Throughout my career as a trainer, I’ve seen my fair share of people (both male and female) with knee injuries. There are many different approaches to attack and address these issues. Sometimes surgery is needed, physical therapy is the most common type of approach you will see, some people will even go to a massage therapist, and many other health care providers. Whatever approach you’ve seen, been through, or heard about, in my professional experience most approaches have one variable in common, they hardly ever address the hamstrings.
Don’t get me wrong there are many muscle groups that can affect and contribute to the health of your knee joint (quadriceps, gluteal, adductors). However, the point that I’m trying to make is that you you have three hamstring muscles and their attachment points are below your knee. They all have the same origin (Ischial tuberosity of the pelvis), and then as they get closer to your knee they break off two attach on the medial side (Semitendinosus, Semimembranosus) of your knee, and one that attaches on your lateral side (Biceps femoris).
Now that you’ve gotten a quick anatomy lesson, about three years ago a light bulb turned on for me and I started to think (which was pretty scary by the way). Out of my own curiosity, I started to research and I learned two key things that would change my approach to the way I program and train hamstrings. One, the hamstrings affect both the hip and the knee, simply put it has two ends, and you should use exercises that train both simultaneously. Two, the hamstrings are overlooked because they’re antagonists to the quadriceps; meaning, they assist the quadriceps with movements like squats and lunges. With that being said though, poor function in an agonist (quadriceps) may actually be problems with the antagonist (hamstrings). Not to mention the fact that the hamstrings aren’t mirror muscles like your quads, so nobody ever thinks to help or check them out. However, what often happens when an individual has knee pain is that we think the main muscle group that affects it is weak, and with the knees it’s obviously the quadriceps. I on the other hand have a different mindset, and in my experience the quads are not weak, they’re overworking. They’re doing three times the amount of work because your hamstrings along with your glutes (which are important as well) are not helping them out, specifically with movements that require a lot of deceleration.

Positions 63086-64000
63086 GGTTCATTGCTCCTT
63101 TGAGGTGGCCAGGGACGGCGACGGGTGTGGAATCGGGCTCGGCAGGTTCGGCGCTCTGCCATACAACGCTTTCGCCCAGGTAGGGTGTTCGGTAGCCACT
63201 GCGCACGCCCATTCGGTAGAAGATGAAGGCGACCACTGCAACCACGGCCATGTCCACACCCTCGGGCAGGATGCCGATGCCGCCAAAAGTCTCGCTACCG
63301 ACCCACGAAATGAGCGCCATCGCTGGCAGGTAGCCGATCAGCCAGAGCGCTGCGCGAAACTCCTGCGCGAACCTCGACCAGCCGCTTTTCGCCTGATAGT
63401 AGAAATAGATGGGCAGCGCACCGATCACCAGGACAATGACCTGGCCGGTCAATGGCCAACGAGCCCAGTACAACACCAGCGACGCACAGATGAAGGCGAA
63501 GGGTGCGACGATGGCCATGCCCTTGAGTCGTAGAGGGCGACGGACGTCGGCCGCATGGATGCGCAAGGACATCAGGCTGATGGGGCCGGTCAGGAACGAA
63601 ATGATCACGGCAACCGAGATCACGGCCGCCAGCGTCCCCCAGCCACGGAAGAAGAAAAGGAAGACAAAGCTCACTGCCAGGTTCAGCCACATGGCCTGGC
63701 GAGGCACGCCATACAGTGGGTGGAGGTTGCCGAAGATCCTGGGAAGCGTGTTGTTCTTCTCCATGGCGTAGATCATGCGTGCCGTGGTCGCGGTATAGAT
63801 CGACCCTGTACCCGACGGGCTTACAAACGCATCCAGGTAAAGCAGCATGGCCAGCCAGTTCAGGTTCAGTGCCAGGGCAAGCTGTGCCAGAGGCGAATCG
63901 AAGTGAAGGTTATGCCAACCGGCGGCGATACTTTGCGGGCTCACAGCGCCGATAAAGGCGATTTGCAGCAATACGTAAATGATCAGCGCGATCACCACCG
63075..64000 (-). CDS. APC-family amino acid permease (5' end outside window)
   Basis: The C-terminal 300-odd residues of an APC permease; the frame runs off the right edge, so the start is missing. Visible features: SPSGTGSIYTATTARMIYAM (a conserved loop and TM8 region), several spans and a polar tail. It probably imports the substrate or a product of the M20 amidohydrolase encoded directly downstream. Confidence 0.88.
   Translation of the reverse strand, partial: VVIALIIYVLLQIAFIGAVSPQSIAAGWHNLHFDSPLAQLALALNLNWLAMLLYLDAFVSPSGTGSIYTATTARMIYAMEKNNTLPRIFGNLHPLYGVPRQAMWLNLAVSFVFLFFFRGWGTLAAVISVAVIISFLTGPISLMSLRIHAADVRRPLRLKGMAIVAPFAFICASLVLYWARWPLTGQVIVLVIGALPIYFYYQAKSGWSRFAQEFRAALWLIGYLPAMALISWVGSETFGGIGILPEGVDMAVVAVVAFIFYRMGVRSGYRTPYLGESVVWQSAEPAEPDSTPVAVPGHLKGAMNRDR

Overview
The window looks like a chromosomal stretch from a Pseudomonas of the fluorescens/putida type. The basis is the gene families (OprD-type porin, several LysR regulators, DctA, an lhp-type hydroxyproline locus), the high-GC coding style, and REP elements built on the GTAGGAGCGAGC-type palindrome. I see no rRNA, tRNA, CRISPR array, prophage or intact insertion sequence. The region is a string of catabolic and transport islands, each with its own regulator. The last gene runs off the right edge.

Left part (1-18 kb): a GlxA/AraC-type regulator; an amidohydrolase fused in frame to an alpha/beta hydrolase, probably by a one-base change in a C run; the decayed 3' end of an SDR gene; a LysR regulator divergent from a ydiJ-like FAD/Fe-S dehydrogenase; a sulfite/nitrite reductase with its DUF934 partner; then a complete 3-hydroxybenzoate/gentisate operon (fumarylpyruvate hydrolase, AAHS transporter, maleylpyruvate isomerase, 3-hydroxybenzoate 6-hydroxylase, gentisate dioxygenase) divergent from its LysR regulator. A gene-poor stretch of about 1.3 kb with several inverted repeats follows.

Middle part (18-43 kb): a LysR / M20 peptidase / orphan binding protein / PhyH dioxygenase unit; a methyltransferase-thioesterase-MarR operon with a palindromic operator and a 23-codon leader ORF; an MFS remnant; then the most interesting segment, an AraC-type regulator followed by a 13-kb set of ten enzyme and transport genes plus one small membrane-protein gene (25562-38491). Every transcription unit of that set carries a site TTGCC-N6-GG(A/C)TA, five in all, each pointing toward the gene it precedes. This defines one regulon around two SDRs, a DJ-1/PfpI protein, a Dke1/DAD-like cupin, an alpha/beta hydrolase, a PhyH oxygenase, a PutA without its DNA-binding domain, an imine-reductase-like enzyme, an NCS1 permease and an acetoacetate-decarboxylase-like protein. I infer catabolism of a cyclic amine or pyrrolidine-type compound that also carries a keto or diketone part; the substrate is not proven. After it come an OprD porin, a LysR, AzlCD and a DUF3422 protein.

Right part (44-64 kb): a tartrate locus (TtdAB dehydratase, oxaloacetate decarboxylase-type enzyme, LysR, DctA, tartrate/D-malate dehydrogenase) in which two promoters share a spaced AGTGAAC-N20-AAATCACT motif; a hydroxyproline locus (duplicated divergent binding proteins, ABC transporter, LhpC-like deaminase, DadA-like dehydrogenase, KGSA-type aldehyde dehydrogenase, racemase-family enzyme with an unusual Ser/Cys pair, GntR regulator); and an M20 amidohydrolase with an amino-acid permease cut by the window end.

We’re taught in school that the hamstrings are secondary hip extensors, and primary knee flexors. In some cases this this true, however, when it comes to movements where you have to cut and change direction, jump and land, or throw a ball, and actual fundamental human movement this couldn’t be further from the truth. I’m here to tell you that the hamstring primary job is to prevent anterior tibial displacement, and to assist the glutes in decelerating hip flexion. Simply put they keep your tibia from gliding to far ahead of your femur, and in conjunction with your glutes keep your femur from sinking to far below your knee joint. This shear force can cause many patella tendon issues, and many other knee pathologies. Also, the semitendinosus assists in deceleration of tibial internal rotation which is a mechanism for ACL injuries.